Review Summary: Shockingly lethargic, bewilderingly mediocre.
Oh dear. Just as surely as Coldplay did, just as surely as Kings of Leon did, and just as surely as Audioslave did for a couple of singles, Incubus have turned into U2.
Perhaps you might not think of that as a bad thing. U2 aren't anywhere near as bad as their haters make out, after all, and it's only natural that Incubus are maturing - anybody expecting another S.C.I.E.N.C.E.
from a band that formed 20 years ago and that has an average age of 35 is kidding themselves. Yet it's hard to defend If Not Now, When?
any more than that, and it's not much of a defence.
The biggest problem this record has is that Incubus have two major creative forces in their ranks, and neither of them sounds comfortable here. Brandon Boyd is a wildly inconsistent lyricist, and occasionally a pretty dumb one, but that's exactly what makes him so charming as a singer - he gives the impression of somebody that's just throwing every idea they have at the nearest wall and seeing what sticks. He could just as easily come up with a blinder of a lyric as one that makes you cringe, and seeing how he gets on and how good his hit-to-shi
t ratio is has always been one of the main appeals of an Incubus album. The problem that the material on If Not Now, When?
presents him with is that it forces him to be more demure, more restrained. That struggle between what Boyd does naturally and what he feels like he needs to do for the good of the song plays out throughout the entire album, and never does so with satisfactory results - either he cuts loose with his words and sounds completely out of place, or he reigns himself in and renders himself utterly average, losing everything that made him so charismatic and entertaining in the first place.
Mike Einziger, the other creator in this band, has similar problems, yet his are even more damaging to the album and to the band's sense of identity. While Boyd is still out front, struggling in open view, Einziger is completely anonymous; the guitars lines on this album could have been written and played by just about any guitarist in the world. Again, the charitable way to explain is to say he's 'playing for the song'. Yet in doing that, Einziger seems to have mistaken subtlety for meekness. He leaves no audible imprint on this album - and if you don't think of that as unacceptable, try comparing his contributions here to John Frusciante's work on Californication
, Stadium Arcadium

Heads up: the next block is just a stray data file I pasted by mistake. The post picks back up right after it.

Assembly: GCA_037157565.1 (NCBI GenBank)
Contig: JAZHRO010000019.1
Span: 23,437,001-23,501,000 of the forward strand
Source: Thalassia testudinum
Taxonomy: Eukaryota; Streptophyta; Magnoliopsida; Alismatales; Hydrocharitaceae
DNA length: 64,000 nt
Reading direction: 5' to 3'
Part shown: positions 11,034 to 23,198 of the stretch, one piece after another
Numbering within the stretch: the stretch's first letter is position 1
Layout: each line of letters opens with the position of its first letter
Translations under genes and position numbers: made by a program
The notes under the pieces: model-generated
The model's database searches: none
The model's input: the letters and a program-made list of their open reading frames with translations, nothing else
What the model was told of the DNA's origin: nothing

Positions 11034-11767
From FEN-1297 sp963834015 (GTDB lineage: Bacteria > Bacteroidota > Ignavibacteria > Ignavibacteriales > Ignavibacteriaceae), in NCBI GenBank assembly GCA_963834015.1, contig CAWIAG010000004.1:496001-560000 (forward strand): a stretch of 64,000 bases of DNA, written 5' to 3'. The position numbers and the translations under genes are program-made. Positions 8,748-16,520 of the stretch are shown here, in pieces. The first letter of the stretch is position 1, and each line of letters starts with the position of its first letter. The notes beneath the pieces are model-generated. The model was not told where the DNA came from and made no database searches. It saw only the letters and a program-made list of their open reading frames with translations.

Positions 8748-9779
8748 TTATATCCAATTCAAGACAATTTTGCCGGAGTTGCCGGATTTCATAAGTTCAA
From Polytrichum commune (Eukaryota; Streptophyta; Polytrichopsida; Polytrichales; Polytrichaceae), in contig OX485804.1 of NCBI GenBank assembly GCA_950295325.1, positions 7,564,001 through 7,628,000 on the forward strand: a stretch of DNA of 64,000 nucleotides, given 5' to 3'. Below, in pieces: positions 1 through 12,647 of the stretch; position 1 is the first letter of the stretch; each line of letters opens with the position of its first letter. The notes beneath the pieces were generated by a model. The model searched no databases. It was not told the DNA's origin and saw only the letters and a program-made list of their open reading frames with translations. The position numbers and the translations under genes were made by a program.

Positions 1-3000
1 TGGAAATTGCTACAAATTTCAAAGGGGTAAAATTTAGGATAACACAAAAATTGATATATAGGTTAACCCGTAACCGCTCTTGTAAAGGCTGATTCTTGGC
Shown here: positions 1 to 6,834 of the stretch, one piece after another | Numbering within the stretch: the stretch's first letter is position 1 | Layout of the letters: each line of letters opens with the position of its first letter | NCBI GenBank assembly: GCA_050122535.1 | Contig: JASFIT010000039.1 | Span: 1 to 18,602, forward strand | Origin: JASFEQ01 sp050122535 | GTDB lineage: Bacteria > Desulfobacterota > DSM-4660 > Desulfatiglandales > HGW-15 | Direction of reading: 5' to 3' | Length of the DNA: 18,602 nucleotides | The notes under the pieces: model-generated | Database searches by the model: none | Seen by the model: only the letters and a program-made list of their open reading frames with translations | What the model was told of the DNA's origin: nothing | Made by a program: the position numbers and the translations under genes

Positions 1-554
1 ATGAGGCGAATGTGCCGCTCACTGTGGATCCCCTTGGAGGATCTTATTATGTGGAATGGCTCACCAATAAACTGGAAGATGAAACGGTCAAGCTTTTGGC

, and By the Way
- all albums that If Not Now, When?
seems desperate to emulate, and all albums that Incubus should have paid much more attention to before attempting this. It's tempting to say Einziger's lost his touch, but I doubt that's the case. It sounds more likely that he just didn't think these songs and this sound were worth wasting any effort on - he's so disinterested that he barely even turns up on "Switchblade", the one track on the album with any energy, and the song is left sounding like a complete mess as a result.
I'm all for the idea of Incubus going 'soft', because ultimately they went 'soft' on Morning View
and ended up writing their best album. It's because of this that any criticism of If Not Now, When?
that bases itself solely on the lack of "Redefine" or "A Certain Shade of Green"-esque riffs is missing the point entirely - it's much more important to wonder why there aren't any songs here like "The Warmth", "Just a Phase", "Echo", "Southern Girl", "Drive", "Love Hurts", "Aqueous Transmission", "11AM", or "Mexico". Those were all 'soft' songs, and they all had more atmosphere, emotion, and power than anything on this album - and crucially, they all still sounded like Incubus
It's just a bewildering album, really. Why make this album at all? Why make it now
? Who is the target audience? Where is the new fanbase they're aiming at that are going to replace all the fans they'll lose? I honestly can't imagine the kind of person that would really enjoy these songs; they're devoid of any personality, they have none of the appeal any other Incubus song provides (even the bad ones), and the same sound has been done much better by plenty of other bands. I can't in good conscience give a rating lower than 2.5/5, because it's just too inoffensive for me to hate it - but isn't that just another brutally damning flaw? This is Incubus we're talking about. Even at their worst, they were always interesting. If Not Now, When?
can't even offer that.
Maybe it's a shade too melodramatic to say this, but I honestly feel like there hasn't been an album by an established rock band that misjudges the mood of their fanbase, and of rock as a whole, as badly as this since St. Anger